"Not only are we left holding the bag environmentally, but we’re left holding the bill for it as well,” Wessel said. 

No Fracked Gas in Mass has been continuously holding informational meetings around the state to inform the public on what is going on with the pipeline and helping motivate people to talk to elected officials about it.

In the beginning of May, representatives of the group intercepted Richard K. Sullivan Jr., the state’s Secretary of Energy and Environmental Affairs, and explained their reasons why they believe the pipeline is harmful to Massachusetts. He then adapted his keynote speech on the spot to mention the possibility of not building more gas infrastructure.

The political support continues to grow.

No Fracked Gas in Mass held a rally in Boston at the end of July in which approximately 500 people attended.

While he could not join the rally, Rep. James P. McGovern (D-Mass.) drafted a statement of support in the fight against the pipeline. Sen. Elizabeth Warren (D-Mass.) has also spoken out against the pipeline and wrote an op-ed piece for the Berkshire Eagle.

As an interstate pipeline, the Kinder Morgan/Tennessee Gas Pipeline Northeast Energy Direct Project doesn’t have to go through state legislature. Kinder Morgan can apply to the Federal Energy Regulatory Commission for a Certificate of Public Convenience and Necessity. If the company receives the certificate, it is given the power of eminent domain. It can then override state and local regulations and receive permission to go through protected lands.

The pipeline is in the early stages. Pipeline representatives are trying to survey land, so they can put together a proposal in order to apply for a certificate in September. In areas where surveyors are being denied access to land, Kinder Morgan sent out a letter to residents saying it would approach the Massachusetts Department of Public Utilities and go through court hearings to get onto their land to survey.

Wessel said that some people became worried because the letter sounded threatening, but it is in their best interest to go to court, so residents can have their voices heard and explain why they don’t want the pipeline. If the DPU decides that Kinder Morgan has the right to survey the property, landowners have the right to appeal the decision and go through the process again, further delaying the pipeline project.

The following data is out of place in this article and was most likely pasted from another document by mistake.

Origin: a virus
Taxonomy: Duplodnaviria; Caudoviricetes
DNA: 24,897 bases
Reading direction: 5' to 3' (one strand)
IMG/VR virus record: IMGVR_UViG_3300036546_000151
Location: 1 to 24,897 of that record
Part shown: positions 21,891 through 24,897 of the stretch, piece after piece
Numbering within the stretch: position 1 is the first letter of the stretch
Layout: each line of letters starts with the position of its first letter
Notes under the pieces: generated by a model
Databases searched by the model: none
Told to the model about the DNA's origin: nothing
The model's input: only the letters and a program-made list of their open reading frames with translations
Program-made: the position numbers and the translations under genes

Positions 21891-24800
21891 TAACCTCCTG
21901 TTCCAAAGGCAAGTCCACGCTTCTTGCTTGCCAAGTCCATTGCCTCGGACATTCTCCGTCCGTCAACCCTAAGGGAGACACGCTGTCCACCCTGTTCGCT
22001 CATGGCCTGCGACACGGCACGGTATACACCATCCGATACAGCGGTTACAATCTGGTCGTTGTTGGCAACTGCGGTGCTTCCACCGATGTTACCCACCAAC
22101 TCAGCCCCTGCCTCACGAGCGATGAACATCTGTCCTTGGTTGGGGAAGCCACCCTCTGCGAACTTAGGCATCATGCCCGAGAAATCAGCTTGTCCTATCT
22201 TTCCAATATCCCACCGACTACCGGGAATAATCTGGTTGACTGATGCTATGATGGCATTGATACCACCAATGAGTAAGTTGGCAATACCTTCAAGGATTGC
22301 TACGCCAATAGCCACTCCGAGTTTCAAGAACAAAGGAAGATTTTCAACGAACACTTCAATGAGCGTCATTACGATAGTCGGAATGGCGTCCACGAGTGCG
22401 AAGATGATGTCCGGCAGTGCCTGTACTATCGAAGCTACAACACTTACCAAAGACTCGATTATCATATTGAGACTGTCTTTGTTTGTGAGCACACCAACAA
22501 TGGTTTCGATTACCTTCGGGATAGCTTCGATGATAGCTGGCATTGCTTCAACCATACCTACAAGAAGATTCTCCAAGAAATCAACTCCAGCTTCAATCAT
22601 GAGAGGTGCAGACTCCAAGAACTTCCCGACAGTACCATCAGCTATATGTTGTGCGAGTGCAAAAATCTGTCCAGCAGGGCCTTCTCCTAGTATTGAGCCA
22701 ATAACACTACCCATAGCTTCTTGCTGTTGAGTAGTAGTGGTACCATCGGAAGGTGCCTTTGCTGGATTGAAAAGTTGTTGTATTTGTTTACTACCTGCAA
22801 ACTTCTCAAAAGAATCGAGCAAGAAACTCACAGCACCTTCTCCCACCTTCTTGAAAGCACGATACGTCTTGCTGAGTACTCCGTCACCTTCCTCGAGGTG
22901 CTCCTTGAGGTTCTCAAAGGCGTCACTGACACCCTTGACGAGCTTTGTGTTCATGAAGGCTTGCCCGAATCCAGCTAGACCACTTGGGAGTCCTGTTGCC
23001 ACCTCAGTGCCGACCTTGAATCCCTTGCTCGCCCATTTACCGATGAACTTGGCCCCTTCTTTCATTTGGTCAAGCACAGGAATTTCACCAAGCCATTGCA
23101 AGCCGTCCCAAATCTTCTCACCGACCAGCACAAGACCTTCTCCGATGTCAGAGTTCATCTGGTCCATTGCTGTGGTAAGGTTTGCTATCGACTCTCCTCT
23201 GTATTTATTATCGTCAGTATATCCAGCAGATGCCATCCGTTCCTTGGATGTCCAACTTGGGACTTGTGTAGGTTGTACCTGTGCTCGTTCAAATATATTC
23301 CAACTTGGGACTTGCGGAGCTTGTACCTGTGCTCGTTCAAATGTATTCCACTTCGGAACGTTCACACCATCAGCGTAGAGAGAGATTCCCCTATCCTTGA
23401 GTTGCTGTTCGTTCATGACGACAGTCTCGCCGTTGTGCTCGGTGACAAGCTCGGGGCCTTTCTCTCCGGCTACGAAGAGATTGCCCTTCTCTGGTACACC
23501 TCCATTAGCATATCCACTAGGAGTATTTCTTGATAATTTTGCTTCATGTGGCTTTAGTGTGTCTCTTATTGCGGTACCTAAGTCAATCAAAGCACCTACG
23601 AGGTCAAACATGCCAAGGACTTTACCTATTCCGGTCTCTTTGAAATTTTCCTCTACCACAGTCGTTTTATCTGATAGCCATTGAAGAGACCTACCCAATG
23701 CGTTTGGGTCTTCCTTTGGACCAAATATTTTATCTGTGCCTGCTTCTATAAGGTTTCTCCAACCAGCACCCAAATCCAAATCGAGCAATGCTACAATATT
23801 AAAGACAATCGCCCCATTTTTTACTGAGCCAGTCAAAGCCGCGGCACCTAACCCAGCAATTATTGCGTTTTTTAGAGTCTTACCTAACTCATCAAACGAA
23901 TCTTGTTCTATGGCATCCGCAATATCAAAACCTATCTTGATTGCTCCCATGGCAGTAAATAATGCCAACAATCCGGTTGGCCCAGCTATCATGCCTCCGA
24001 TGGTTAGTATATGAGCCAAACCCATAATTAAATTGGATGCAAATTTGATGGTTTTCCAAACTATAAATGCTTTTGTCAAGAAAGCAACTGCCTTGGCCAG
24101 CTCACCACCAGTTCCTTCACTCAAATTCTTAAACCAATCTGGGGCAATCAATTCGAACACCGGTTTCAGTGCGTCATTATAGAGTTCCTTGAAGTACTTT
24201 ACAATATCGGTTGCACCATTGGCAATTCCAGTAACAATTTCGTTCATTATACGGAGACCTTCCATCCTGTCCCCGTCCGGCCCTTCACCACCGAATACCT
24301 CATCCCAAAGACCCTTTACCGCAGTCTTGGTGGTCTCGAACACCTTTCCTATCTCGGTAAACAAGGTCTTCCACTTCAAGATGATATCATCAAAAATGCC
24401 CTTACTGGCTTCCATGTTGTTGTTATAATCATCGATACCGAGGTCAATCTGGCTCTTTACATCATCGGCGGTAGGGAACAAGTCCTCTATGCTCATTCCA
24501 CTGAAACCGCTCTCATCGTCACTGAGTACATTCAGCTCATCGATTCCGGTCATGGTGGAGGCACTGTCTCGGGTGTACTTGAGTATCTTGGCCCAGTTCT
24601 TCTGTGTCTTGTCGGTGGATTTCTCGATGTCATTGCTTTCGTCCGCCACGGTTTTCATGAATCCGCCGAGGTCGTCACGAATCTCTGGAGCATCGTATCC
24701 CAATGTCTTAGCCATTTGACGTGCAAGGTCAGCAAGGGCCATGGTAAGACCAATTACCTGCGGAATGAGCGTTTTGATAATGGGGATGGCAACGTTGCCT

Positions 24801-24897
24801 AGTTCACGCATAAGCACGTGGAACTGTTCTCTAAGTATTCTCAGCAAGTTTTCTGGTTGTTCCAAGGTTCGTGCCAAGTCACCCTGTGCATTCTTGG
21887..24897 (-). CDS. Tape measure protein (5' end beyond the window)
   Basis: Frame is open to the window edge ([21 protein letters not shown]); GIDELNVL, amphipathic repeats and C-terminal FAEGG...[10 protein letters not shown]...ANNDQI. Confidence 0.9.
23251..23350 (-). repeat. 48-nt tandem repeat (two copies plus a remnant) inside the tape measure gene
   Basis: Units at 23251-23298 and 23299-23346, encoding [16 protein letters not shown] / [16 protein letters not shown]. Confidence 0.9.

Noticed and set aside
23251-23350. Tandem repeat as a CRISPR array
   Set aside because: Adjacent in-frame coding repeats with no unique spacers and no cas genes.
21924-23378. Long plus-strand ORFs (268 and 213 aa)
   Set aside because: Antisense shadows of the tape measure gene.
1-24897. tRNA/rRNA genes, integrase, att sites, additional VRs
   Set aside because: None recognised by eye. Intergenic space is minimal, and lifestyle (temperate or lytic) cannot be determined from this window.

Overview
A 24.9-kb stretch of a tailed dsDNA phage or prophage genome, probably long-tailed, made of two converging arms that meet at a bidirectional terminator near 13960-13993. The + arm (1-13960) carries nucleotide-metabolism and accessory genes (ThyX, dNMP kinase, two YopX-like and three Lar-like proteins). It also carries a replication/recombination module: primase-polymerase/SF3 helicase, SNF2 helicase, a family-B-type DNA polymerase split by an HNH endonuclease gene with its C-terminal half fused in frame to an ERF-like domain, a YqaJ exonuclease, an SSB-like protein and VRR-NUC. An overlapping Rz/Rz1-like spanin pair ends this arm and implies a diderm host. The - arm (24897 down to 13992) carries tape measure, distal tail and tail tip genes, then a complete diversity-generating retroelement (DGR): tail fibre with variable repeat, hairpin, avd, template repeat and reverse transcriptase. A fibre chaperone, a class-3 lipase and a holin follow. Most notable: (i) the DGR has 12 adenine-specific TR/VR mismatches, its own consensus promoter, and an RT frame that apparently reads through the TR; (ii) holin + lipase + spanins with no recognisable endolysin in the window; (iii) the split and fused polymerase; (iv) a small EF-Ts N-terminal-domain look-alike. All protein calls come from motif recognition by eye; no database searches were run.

Delaying and making it seem like the project is more trouble than it is worth is one way of killing a pipeline proposal. Another way is to convince legislators the public does not want a pipeline.

The July rally in Boston ended with a final march to the Massachusetts State House to deliver three petitions, including the Petition to Ban New Natural Gas Pipelines and Champion Sustainable Energy, which contained over 12,000 signatures.

This process can be costly, but there is financial help for groups like No Fracked Gas in Mass, which received a $1,000 Seed grant earlier this year from the New England Grassroots Environment Fund in order to create a three-town informational mailing to the Hilltown communities of Ashfield, Plainfield, and Windsor. All three towns will be directly affected by the proposed pipeline. No Fracked Gas in Mass informed residents on how individual property owners, groups (including local land trusts) and towns can intervene in the FERC permit process and how to organize non-binding resolutions opposing the pipeline.

"NEGEF's help is crucial in helping us get the word out beyond just the people who come to our presentations,” Wessel said. “We'll be able to do bulk mailings, including, hopefully a self-mailer for people to send to the Governor who had been publicly supporting the pipeline in question. We may be able to do a public billboard along critical parts of the route where towns have not become actively engaged in the debate.”